Singapore LNG Hub for Asia: What are the Plans?


Singapore LNG Hub for Asia: What are the Plans?

Source: Singapore LNG Corporation

Singapore has historically been a hub for petroleum in Asia - they act as a market between east and west. This has largely been dictated by their location on the Malacca Strait and favourable market policies. With LNG demand surging, they are hoping to play the same role for LNG. In pursuit of this goal, Singapore has been expanding their LNG capabilities.

23 March 2022 – by Eric Koons   Comments (0)

Even though Singapore produces no Liquefied Natural Gas (LNG) on its own, the Singapore LNG hub is the premier location to buy and sell energy in the region. Singapore is already a global hub for energy trade, particularly with petroleum. Now, Singapore is again looking to make the most of its advantageous geographical location.

Its position at the head of the Malacca Strait, which funnels maritime traffic from east to west, is ideal. The city-state sees a considerable amount of maritime traffic pass by its shores. Consequently, this has given Singapore the opportunity to become a critical trade and transport hub in the region.

Latching on to Asia’s growing demand for LNG and LNG fuel, Singapore is seizing the moment once again. The Asia-Pacific region is responsible for 70% of the world’s LNG demand, and this number is still growing. Singapore’s Jurong Island, which houses over 100 international petroleum, petrochemical, and chemical companies, is expanding its capacities to accommodate the growing influx of liquefied natural gas.

Southeast Asia Gas Demand 2010-2030
Source: LNG Industry

Does Singapore produce Liquefied Natural Gas (LNG)?

Singapore doesn’t produce any of its own LNG, but that isn’t stopping it from becoming one of the major players in the Asia-Pacific LNG sphere. Singapore’s plans for future economic development and energy security rely on liquefied natural gas. They currently have sizeable natural gas import contracts that expire in 2024, after which they plan to turn to import LNG to meet all of their natural gas needs.

Currently, Singapore receives natural gas through pipelines, primarily from Malaysia and Indonesia. However, the plan is to transition completely to the liquefied version. Gas is a crucial energy source for Singapore. About 95% of its electricity comes from natural gas, emitting less carbon emissions than coal.

Where does Singapore get LNG?

Singapore started importing LNG in 2013. In 2020, almost 70% of Singapore’s LNG imports came from Australia and the United States. Qatar and Angola are also significant contributors to Singapore’s natural gas supply.

Singapore LNG Terminal

The imported LNG goes to one liquefied natural gas (LNG) terminal on Jurong Island that began operations in 2013. The terminal receives LNG from cargo carriers and then redistributes it to other importers globally. As well as being an exchange hub, the terminal serves to store LNG and distribute the hydrocarbon energy into the Singapore gas network, a key national infrastructure.

Singapore LNG imports
Source: S&P Global

Who owns Singapore LNG (SLNG)?

Singapore’s LNG network and terminal are owned by Singapore LNG Corporation (SLNG). This Singapore LNG Corp was incorporated by the Singapore government’s Energy Market Authority to control the LNG Terminal on Jurong Island.

The terminal holds 3 storage tanks at 180,000m3 each and one of the largest storage tanks in the world at 260,000m3. The terminal currently supplies 25-30% of Singapore’s energy supply but can meet Singapore’s total energy demand if required.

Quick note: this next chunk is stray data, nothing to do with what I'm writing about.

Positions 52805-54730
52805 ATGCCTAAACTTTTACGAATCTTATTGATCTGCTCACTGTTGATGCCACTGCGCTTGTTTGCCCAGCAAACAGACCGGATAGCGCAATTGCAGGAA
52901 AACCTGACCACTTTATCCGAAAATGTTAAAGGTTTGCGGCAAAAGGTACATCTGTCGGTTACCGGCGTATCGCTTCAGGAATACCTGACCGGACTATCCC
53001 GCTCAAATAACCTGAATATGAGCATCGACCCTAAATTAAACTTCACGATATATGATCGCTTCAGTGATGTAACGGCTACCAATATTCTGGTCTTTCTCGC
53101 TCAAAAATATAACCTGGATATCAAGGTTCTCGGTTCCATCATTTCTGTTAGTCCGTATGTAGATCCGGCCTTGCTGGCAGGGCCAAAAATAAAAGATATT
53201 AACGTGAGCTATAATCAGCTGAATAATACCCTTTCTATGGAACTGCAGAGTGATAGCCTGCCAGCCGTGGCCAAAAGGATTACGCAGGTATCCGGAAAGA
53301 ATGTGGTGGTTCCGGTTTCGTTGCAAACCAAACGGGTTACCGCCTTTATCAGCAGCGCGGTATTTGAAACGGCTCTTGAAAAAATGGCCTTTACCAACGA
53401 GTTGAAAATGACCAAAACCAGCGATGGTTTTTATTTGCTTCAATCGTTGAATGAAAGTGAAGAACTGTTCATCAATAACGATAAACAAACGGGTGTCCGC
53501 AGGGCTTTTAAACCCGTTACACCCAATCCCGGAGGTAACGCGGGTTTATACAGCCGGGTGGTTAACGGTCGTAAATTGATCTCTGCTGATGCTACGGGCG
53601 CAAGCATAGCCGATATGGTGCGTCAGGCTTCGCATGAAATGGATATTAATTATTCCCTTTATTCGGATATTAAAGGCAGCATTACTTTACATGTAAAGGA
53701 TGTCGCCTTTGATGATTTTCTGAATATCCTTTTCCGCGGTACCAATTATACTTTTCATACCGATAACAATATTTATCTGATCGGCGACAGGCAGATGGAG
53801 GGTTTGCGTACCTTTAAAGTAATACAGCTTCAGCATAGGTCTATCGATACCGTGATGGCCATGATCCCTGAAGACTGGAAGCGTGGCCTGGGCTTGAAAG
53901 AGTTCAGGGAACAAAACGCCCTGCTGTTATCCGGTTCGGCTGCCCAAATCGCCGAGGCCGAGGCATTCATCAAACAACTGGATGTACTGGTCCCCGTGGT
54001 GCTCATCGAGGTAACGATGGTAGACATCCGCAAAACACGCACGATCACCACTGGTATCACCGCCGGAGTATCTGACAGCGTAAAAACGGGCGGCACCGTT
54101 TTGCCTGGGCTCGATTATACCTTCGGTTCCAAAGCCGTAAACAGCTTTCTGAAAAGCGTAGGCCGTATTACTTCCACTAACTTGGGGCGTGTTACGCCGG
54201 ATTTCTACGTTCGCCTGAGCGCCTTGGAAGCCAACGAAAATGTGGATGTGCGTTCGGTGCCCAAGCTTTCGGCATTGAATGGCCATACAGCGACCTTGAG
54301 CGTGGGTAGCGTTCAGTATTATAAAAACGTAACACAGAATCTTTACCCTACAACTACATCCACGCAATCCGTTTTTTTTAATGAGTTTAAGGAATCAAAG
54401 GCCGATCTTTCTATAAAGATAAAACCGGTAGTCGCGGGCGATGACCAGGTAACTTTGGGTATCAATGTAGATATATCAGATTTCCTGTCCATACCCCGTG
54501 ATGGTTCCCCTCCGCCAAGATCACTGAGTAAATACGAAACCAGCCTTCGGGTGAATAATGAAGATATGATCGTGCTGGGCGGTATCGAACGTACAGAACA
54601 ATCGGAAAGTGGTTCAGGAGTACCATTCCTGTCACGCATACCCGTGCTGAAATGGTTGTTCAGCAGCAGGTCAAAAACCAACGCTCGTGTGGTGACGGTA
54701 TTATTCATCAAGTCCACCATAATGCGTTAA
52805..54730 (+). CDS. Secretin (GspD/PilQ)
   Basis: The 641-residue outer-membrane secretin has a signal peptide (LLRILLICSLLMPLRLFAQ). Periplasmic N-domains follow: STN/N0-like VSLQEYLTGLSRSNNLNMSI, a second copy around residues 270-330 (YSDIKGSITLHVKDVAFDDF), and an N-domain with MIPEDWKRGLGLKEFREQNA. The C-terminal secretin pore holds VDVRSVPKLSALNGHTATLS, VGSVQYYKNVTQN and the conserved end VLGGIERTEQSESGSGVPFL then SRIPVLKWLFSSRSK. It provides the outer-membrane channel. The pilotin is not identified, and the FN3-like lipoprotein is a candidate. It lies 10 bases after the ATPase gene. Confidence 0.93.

The SLNG is also exploring the possibility of working with alternative renewable sources of energy, most notably hydrogen.

Singapore LNG Bunkering

Singapore is currently the world’s largest bunkering hub and is continuing to expand its capacity for LNG bunkering. As a global supply hub for LNG where natural resources can be bought, sold, and stored, the country is the most important LNG hub in the Asia-Pacific region.

Singapore recently awarded a new LNG bunker supply license to Total Marine Fuels Private Limited, the 3rd LNG license for the port. The agreement kicked in on January 1, 2022, and the term will run for 5 years.

A fascinating feature of Singapore’s LNG hub is the Global LNG Exchange (GLX). The online marketplace allows buyers and sellers to execute trades much like those on the stock market. Traditionally, these exchanges would need to be performed bilaterally with buyers and sellers relying on market insight and knowledge to know the current fair price for LNG.

With GLX, parties involved in the transaction can execute their trades quickly, securely, and with the confidence, they are getting fair market value.

Natural Gas in Singapore – Future

The growing LNG market in Asia has allowed Singapore to expand on its notoriety as a global energy hub. As the Asia-Pacific region weans itself from dirty energy production methods, demand for LNG to replace these feedstocks is growing.

Despite producing no LNG on its own, Singapore is becoming the most important player in Asia’s LNG realm.

Go further with LNG

This article is part of our detailed take on Liquefied Natural Gas.

We will discuss more related topics in the following articles, such as “Is LNG the Fuel of the Future?”

Singapore LNG Image Text

by Eric Koons

Eric is a passionate environmental advocate that believes renewable energy is a key piece in meeting the world’s growing energy demands. He received an environmental science degree from the University of California and has worked to promote environmentally and socially sustainable practices since. Eric’s expertise extends across the environmental field, yet he maintains a strong focus on renewable energy. His work has been featured by leading environmental organizations, such as World Resources Institute and Hitachi ABB Power Grids.

Read more

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